More than 600 Lake Minnetonka history fans gave their input in April on what they’d like to see from their lakeside historical societies as six of the eight organizations now on the lake look at collaborative opportunities that could boost their viability in the years to come. 

The Westonka, Wayzata, Minnetonka, Excelsior-Lake Minnetonka and Deephaven historical societies and the Museum of Lake Minnetonka (the steamboat Minnehaha) are all involved in the project. The survey was made available both to members of these organizations and to the general public; 588 people responded, and a pair of virtual town halls drew another 30-35 people between them.

From that input, some things were “very apparent,” said Aaron Person. Others, less so.

Person, who is president of the Wayzata Historical Society and who has taken lead on the realignment project, said there was strong community support for some kind of collaboration on media, including the potential for a joint newsletter or magazine, an overarching Lake Minnetonka history website and more cross promotion for events happening around the lake.

But “where things start to break down a bit,” he said, was in the response to tighter, more formal collaboration—creating an umbrella organization for administrative functions or full consolidation for instance.

“It kind of tapers off a little bit for that, and that’s totally expected because it’s bigger and it sounds more scary,” said Person, who added that survey respondents still gave support to both an umbrella organization and a full consolidation but that it was less homogenous than that given to the smaller forms of collaboration.

And tapering support for the larger efforts—the “scary” efforts—doesn’t mean zero support, said Person.

Person emphasized that many who responded to the survey did still view these favorably and that all options are still on the table as those on the project’s joint committee, comprised of representatives from each of the organizations involved, enter into phase two.

Phase two is making a decision on which areas of collaboration will get a closer look and under that scrutiny, get answers to more detailed questions: practically speaking, how would this type of collaboration actually play out? What would its financial impact be? How will members, archives, reosurces each be affected?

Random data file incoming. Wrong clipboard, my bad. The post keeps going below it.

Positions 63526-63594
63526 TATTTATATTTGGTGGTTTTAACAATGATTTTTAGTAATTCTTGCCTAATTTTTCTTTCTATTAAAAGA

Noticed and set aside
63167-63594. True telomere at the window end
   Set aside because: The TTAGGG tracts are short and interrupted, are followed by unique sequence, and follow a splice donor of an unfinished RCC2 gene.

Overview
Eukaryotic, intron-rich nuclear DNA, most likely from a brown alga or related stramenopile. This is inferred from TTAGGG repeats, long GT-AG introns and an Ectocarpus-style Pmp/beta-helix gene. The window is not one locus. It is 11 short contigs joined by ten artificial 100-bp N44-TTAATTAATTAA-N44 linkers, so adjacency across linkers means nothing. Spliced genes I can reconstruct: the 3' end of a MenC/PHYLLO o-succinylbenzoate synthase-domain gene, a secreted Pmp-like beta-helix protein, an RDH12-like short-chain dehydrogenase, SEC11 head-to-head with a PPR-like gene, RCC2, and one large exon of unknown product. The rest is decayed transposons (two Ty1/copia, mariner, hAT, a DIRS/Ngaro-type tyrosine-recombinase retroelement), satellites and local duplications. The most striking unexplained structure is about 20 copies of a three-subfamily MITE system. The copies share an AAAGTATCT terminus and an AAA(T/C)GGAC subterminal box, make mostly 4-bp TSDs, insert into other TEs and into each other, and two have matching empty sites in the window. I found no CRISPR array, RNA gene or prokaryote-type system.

Person said the joint committee hadn’t yet made a decision on which forms of collaboration it would commission the full analysis for and reiterated that every option big and small is still being considered.

BALANCING ACTS

The realignment project is one that has had an extensive timeline, at least in the brains of those who run the six organizations. Informal conversations around collaborative efforts were already starting in the 1990s, Person had previously told the Laker.

Shared resources and duplicative administrative functions had made collaboration seem like an obvious idea even back then. Mounting volunteer fatigue only pushed the idea more, and the question of “what does the future for us look like?” only became more pressing as time went on.

The six organizations secured a $52,000 Heritage Preservation grant last summer for the purpose of hiring Arts Consulting Group to guide the research into realignment options. It’s been full steam ahead since then. “Now we have data to actually work with and opinions from a broad set of people,” said Person.

But the road ahead may still not be the smoothest. Person said that throughout the realignment process, what he and others have called an “exploration,” the feeling of identity—with an organization, with a city—has been “the number one holdup to collaboration efforts.”

“We haven’t really defined what ‘identity’ is, but still it keeps coming up again and again,” he said. “There’s this sense that people, they identify and care more about the community that they live in or the organization that they’ve been a part of for most of their lives.”

Person said there is concern among individuals that the smaller organizations might be subsumed by their larger counterparts or that one or more communities will be ignored while also having to hear about things from other places to which they have no attachment.

Person said he doesn’t foresee that happening, but that sense of identity might have to be something factored into the equation as the organizations try to balance their future viability with pride in where they came from and what they’ve been in past.

“It’s something you can’t really quantify,” he said. “It’s the emotional aspect of what happens going forward.”

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